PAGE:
This is a really bad idea. Keep PII far away from your test environments.
There is value in being able to send test emails to a real email address, if for no other reason than you'd like to be able to test that the email address rewriter does turn off properly when you go from dev to QA.
If you have to import production data then, yes, that would be annoying. Anonimizing data sometimes is not easy.
You need to be able to verify, by looking at the receive headers on the individual email accounts, from a widely disparate set of receiving SMTP daemons/services that your emails are passing SPF, DKIM, DMARC checks, your IP block is not in some peoples' RBLs, etc.
We added both the SMTP option and wildcard email address suffix for this reason -
Some people want to use SMTP to catch all, others prefer specific email addresses (e.g. One per test run)
I like this a lot better than sending stuff out across the network.
Personally, my local SMTP actually sends email, because I DO want legitimate email (mutt, cron) though, so I'd be scared to mix up two local smtp instances.
It works locally and is really simple to setup for shared staging/prerelease environments, handles high volumes really well and the websocket auto-update system is great.
Personally, I'm a fan of using Mailhog for local and Mailtrap.io for shared environments because in my experience, non-technical testers have a better experience with Mailtrap and it's simple tie ins to review the look of emails on different platforms/clients.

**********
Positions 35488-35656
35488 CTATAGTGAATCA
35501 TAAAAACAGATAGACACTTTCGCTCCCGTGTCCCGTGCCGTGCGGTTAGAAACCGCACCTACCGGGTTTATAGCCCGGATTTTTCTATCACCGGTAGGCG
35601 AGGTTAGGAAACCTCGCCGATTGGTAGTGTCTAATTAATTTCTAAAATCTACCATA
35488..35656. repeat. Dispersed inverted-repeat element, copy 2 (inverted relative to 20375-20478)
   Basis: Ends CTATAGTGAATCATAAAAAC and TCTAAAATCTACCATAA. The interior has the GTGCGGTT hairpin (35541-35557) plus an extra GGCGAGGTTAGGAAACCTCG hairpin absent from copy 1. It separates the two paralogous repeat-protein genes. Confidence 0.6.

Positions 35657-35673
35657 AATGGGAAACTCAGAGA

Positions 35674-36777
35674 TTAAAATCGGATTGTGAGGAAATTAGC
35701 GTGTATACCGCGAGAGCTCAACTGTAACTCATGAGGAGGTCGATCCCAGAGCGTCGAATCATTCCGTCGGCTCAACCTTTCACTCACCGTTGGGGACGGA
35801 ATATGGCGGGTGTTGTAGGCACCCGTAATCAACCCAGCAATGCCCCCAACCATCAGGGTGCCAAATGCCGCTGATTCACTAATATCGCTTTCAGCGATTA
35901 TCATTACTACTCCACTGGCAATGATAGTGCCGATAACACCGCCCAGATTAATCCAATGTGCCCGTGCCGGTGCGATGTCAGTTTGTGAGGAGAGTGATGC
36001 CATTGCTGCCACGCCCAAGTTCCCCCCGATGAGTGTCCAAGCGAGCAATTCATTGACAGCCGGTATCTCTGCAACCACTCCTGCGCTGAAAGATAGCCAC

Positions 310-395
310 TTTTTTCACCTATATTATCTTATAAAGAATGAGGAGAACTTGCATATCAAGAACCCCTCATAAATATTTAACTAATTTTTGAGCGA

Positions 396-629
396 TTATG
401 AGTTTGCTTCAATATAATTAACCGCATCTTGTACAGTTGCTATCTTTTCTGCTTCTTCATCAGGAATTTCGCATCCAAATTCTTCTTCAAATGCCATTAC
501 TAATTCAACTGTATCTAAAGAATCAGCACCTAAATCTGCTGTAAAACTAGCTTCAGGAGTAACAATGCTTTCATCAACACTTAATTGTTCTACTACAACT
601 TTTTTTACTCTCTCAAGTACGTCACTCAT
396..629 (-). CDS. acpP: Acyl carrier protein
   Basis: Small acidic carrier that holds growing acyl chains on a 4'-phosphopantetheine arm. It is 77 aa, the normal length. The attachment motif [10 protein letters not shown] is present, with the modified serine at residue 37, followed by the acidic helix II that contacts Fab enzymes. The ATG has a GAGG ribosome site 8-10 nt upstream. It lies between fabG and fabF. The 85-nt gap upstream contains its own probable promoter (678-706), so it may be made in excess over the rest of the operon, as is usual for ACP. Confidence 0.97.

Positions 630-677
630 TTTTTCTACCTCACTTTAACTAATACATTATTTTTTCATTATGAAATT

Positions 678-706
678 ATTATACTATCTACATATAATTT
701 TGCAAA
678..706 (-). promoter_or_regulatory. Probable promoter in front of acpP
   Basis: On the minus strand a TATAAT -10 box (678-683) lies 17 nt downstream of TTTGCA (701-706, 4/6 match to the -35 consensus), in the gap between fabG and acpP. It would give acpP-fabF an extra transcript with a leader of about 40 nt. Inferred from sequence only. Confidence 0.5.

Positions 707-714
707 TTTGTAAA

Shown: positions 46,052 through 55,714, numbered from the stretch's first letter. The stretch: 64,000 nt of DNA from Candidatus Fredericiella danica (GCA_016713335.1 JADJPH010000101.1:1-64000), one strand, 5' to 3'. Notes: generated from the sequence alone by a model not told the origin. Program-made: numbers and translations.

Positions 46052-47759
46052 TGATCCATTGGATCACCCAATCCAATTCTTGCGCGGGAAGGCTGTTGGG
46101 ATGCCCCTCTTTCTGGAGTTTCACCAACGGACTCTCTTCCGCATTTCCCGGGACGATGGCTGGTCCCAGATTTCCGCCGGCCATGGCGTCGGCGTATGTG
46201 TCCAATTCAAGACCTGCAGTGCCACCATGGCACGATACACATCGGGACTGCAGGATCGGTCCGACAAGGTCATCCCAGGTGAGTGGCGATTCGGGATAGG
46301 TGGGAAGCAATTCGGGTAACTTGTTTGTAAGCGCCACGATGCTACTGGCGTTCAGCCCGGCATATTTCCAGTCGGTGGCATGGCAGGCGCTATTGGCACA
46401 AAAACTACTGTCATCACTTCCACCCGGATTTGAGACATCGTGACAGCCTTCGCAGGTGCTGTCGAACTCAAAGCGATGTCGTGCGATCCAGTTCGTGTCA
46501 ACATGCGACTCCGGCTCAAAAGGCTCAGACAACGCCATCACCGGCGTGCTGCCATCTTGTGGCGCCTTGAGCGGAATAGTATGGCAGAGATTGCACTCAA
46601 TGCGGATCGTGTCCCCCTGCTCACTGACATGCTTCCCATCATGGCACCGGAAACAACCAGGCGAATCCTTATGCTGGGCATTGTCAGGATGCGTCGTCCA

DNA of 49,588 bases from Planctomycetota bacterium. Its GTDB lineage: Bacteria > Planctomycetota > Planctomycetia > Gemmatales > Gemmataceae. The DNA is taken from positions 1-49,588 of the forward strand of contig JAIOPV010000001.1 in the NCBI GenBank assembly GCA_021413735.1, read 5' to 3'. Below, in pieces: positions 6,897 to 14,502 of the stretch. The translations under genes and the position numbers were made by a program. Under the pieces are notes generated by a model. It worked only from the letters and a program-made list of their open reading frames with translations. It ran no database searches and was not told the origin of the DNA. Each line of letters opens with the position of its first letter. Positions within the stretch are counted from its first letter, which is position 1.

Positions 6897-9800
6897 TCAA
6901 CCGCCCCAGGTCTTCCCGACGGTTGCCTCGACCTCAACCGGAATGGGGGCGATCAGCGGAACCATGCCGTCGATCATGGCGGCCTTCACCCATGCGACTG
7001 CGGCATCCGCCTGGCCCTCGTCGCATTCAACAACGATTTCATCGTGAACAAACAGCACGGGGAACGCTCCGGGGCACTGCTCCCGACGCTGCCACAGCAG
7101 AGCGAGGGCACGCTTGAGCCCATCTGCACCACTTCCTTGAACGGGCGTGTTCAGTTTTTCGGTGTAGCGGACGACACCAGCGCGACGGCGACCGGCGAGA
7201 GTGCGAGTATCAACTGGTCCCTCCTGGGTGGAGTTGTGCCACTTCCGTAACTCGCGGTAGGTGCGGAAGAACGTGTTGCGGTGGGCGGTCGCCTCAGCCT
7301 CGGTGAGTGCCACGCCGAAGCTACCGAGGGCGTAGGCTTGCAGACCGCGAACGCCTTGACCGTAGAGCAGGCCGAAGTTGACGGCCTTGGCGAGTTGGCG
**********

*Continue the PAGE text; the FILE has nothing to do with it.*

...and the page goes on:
Basically, Mailhog for local sending, does it send, can it handle failure, etc and Mailtrap.io for "does it look right?".
python -m smtpd -n -c DebuggingServer localhost:1025
(change port as you see fit, below 1024 requires root/sudoing)
python -m smtpd -n -c DebuggingServer localhost:1025
python -m SimpleHTTPServer <port>
We are especially thankful for suggestions about what to change, improve or add, we will try to work on them and also probably change page design/theme to make it simpler and cleaner.
We know about most of the alternatives lot of you suggested (mailcatcher, maildev, etc...) and we used them a lot, but we created this so you can have it "installed" everywhere or maybe share account so other people from company could check emails, texts etc easily.
And we wanted to publish this MVP as soon as possible to check if there is at least some interest in such thing (and even our server couldn't handle it sometimes :)
Would this service have any benefits over what mailtrap offers?
It's still under development, so there are not many features yet, but we would like to hear your opinions and what could we improve or add.
1. developing software that sends e-mails, but not having to set up a test environment/pray you don't break production, and
2. testing out new software that insists on sending e-mail when you're just one person in a small/localhost-only environment.
I love it.
One thing I'm sad to see is that there seems to be no TLS/STARTTLS support on the side of develmail. Given that TLS can be a bit finicky to set up and that plaintext SMTP is ideally deprecated as fast as possible, it may be worth a thought to just Let's Encrypt it.
sudo python -m smtpd -n -c DebuggingServer localhost:25
That you can do this a bunch of other ways isn't really the point at all. Doesn't even matter if it's easy to do.
The point is to make it very easy to do and to provide some additional features in the process.
I am all for "another way to do it" and especially if the goals are making it easier while adding functionality and it doesn't cost me anything.
That's a "win win win" even if you never use it.